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Breaking Free Of The Bear

A bear market is defined as a 20% or greater drop in a major market index, usually the broad-based S&P 500 Index.

Unlike the better-known Dow, which comprises just 30 companies, the S&P 500, as its name implies, is made up of 500 firms and is considered a better benchmark of the overall stock market.

From its early 2022 peak to its most recent bottom last October, the S&P 500 shed 25% of its value (St. Louis Federal Reserve S&P 500 data). It met the standard definition of a bear market.

Just as a 20% peak-to-trough decline defines a bear market, a 20% rise from the most recent low marks the start of a new bull market, at least that is the technical definition.

Since the mid-October low, the S&P 500 has advanced 24.4%.

Gaining the upper hand

What’s behind the advance? There has been no shortage of risks for investors to stomach, including a possible recession, still-high inflation, inverted yield curve, an ongoing war in Ukraine and this year’s banking crisis.

Despite the widespread anticipation of an economic downturn, it has yet to materialize, and employment opportunities continue to expand.  The Federal Reserve is considering raising interest rates further, but the magnitude of these increases has significantly decreased this year.

This year’s progress in the stock market can be primarily attributed to the slower pace of rate hikes and the growth of the economy. Furthermore, the fascination with artificial intelligence (AI) has significantly boosted the performance of technology stocks.

Living in a post-pandemic world

Forecasting trends is a challenging task for economists and analysts.  Despite the use of complex economic models, the post-pandemic world poses unique difficulties.

The shutdown and reopening of the economy, combined with an unprecedented $5 trillion in fiscal stimulus, have created economic distortions that are not fully accounted for in these models.

At the onset of the pandemic, the $2 trillion CARES Act and quick action by the Fed were crucial in preventing the economy from plummeting into an economic black hole.  But how do forecasters incorporate another $3 trillion in stimulus that was authorized between late December 2020 and March 2021?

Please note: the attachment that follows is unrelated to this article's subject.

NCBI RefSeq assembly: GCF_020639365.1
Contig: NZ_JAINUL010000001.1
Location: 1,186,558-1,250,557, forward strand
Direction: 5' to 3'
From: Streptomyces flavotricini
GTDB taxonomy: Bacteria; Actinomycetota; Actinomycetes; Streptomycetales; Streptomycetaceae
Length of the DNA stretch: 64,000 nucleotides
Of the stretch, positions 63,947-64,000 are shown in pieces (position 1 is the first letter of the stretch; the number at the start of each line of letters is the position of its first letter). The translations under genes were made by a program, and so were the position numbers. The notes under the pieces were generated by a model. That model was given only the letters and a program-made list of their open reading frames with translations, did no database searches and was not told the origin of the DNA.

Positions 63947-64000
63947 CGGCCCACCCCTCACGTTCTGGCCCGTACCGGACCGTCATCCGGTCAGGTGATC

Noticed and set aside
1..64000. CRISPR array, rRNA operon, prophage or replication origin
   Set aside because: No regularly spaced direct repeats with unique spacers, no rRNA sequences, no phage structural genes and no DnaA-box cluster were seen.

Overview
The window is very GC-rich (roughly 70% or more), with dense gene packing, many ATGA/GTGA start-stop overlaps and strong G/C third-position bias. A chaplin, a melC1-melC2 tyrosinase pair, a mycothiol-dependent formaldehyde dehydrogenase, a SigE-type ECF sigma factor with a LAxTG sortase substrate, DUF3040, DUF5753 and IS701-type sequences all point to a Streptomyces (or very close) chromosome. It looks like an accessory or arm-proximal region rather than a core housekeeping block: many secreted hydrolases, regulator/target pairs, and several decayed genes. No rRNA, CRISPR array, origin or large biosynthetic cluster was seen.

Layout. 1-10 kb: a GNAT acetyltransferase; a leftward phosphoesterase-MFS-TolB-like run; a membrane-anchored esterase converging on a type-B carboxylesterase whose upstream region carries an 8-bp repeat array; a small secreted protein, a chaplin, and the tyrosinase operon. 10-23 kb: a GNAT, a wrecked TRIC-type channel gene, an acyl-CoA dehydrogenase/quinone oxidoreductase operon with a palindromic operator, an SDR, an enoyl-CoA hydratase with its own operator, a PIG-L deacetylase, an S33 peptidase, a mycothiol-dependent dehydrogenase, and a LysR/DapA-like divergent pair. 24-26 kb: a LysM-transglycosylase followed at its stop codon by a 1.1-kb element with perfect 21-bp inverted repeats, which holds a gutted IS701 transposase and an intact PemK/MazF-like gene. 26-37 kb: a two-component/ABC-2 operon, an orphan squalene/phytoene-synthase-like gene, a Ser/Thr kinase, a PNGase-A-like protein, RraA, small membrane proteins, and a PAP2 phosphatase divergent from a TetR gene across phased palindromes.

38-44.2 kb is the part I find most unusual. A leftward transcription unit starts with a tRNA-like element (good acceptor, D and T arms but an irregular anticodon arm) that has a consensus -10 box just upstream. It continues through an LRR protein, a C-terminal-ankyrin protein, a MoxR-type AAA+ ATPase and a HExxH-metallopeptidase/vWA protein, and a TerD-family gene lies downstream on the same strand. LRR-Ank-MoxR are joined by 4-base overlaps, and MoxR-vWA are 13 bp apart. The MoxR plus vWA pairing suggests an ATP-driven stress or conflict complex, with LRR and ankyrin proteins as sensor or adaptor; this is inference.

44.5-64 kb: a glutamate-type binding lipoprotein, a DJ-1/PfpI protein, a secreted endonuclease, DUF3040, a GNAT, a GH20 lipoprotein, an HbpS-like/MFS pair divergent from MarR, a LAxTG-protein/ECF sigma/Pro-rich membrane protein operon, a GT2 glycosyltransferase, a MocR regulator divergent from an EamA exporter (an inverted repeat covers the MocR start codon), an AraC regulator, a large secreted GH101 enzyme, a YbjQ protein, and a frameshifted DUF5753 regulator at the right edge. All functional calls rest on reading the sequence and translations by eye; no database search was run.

How do the experts account for the shuttering and the reopening of the economy, pent-up demand, and the shift away from goods and toward services, travel and entertainment?  Certain retailers think we were on the cusp of a recession. But the airlines can’t keep up with demand and can’t seem to raise prices fast enough.

It’s a new challenge for the Fed, economists and investors, especially short-term traders who bet on daily, weekly or monthly market moves.  We don’t believe market timing is a realistic long term strategy. Just as no one rings a bell at a market peak, no one rings a bell when a bear market ends.  We do believe in making calculated allocation shifts within the confines of your personal Investment Policy Statement.

Successful long-term investors steer clear of chasing after trendy fads and the temptation to time the market. Instead, they adhere to a well-established and disciplined strategy that has consistently proven to be the most profitable path.

It’s always a privilege and a humbling experience to be chosen as your financial advisor. Thank you for your trust and confidence in our services.

July 2023

Keith Albritton 

Keith Albritton

Keith earned a B.S. in Finance from the University of Florida in 1991, and was a four-year letterman on the UF golf team that won two SEC championships and more than 12 team titles.

He joined Allen & Company in 1996 as a Financial Advisor. Keith is a CERTIFIED FINANCIAL PLANNER™ and Certified Investment Management Analyst®.
He holds both the Series 7 and 24 registrations with LPL Financial, and Series 66 with both LPL Financial and Allen & Company. Keith also holds the Life, Health and Variable Annuities insurance licenses.